ESO completes two-year project on acoustic analysis of Arabian Sea humpback whales

Muscat - 

The Environment Society of Oman (ESO), in partnership with New England Aquarium (NEA), recently finalised its findings on a two-year acoustic dataset on the Arabian Sea humpback whales. 

The aim of the project was to document spatial and temporal distribution of Arabian Sea humpback whales in the region, investigate their singing behaviour and geographic variation, as well as assess potential threats to the population posed by anthropogenic noise. The project was conducted off the coast of Oman in Halaniyat Bay and the Gulf of Masirah from 2011 to 2013.

Currently listed as ‘endangered’ by the IUCN Red List, the Arabian Sea humpback whale has a population estimated to be less than 100. The study was undertaken as a matter of urgency and as a means to identify conservation solutions by acoustically assessing the presence and seasonality of whales, and monitoring the effects of ambient noise on whales.

Measuring sound is a critical factor for cetaceans as hearing is their primary sense used for foraging, migration and reproduction, and impairment of communication and hearing can have serious population consequences. The study involved three components - seasonal and geographic detections of humpback whale vocalisations off Oman; characterising ambient noise in the monitored regions; and comparing song structure variation across the western Indian Ocean - with groundbreaking results.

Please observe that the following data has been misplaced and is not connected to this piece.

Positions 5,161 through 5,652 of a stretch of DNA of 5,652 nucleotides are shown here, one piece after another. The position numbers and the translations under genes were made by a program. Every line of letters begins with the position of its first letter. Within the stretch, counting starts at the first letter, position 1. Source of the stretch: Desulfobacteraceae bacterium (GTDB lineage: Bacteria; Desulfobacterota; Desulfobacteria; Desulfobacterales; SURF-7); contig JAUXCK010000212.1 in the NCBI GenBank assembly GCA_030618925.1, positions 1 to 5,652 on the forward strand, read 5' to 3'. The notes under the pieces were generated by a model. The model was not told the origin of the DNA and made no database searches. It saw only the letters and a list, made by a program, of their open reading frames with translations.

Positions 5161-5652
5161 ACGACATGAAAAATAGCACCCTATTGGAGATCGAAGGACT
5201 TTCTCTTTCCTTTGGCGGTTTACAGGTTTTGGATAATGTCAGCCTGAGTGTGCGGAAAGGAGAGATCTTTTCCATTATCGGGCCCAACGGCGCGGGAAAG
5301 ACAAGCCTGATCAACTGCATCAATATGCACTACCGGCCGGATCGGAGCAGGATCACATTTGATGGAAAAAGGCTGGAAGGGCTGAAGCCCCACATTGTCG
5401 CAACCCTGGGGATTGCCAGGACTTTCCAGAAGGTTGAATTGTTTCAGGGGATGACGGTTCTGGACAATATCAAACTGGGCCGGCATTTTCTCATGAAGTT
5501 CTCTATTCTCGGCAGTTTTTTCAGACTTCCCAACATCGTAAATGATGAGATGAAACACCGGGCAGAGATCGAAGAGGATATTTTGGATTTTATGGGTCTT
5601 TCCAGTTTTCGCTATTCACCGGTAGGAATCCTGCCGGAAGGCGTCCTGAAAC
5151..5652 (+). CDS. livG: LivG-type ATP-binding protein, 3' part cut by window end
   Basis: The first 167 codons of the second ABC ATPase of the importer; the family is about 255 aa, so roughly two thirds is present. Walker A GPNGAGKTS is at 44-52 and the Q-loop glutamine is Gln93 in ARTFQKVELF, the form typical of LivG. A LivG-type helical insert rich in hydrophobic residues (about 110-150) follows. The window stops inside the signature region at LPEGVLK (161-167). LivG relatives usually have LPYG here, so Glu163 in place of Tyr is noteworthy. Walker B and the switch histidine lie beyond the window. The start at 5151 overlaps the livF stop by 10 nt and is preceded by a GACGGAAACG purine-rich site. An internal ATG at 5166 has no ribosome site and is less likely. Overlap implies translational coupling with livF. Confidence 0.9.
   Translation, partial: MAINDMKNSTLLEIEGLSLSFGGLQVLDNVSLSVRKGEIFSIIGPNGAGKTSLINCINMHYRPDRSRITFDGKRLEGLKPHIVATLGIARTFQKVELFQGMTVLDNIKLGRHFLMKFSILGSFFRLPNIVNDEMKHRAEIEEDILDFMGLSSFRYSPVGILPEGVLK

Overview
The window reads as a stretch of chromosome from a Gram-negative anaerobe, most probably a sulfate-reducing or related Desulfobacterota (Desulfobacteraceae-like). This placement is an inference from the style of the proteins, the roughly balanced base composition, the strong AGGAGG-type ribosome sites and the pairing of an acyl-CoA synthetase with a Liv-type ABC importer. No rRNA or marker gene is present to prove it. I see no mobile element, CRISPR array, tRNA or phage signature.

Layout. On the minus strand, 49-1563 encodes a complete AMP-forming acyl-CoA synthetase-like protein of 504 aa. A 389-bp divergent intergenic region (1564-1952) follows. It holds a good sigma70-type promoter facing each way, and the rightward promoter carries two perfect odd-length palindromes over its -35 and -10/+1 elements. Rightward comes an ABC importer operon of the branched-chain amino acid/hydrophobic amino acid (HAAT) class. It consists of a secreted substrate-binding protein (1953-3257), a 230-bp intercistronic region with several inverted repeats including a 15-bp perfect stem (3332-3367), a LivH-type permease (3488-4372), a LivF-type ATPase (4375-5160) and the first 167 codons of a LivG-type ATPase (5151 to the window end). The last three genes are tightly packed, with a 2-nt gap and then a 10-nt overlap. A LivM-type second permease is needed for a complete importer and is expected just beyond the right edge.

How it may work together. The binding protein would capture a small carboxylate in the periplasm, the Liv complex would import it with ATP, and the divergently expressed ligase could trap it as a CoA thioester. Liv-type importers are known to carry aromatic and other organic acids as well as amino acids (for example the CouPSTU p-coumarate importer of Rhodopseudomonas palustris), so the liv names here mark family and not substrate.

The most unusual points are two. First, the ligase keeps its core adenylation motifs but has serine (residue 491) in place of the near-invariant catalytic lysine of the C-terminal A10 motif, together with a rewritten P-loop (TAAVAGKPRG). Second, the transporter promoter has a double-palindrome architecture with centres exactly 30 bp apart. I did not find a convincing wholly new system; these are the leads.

Suaad al Harthi, executive director of ESO, said, “I would like to thank our sponsors Shell Development Oman for funding and supporting this project. The research and the acoustic analysis has revealed valuable information about the Arabian Sea humpback whales, confirming the areas that are important to them, and the potential impact of noise pollution. Our conservation programme is ongoing and with the support of local and international partners we are able to develop and address conservation concerns.”

The detection of whale presence involves the highly effective method of Passive Acoustic Monitoring for assessing distribution across broad spatial and temporal scales. From continuously recording at three sites for two years, over a total of 1,369 acoustic recording days, it was discovered that the population utilises both the Gulf of Masirah and Halaniyat Bay for breeding.

Muna al Shukaili, general manager of External Relations and Social Investment Lead at Shell Development Oman, said, “We are proud to sponsor this initiative and help raise awareness on the impact human activities have on the Arabian Sea humpback whales. This is the reason we have collaborated with ESO.”

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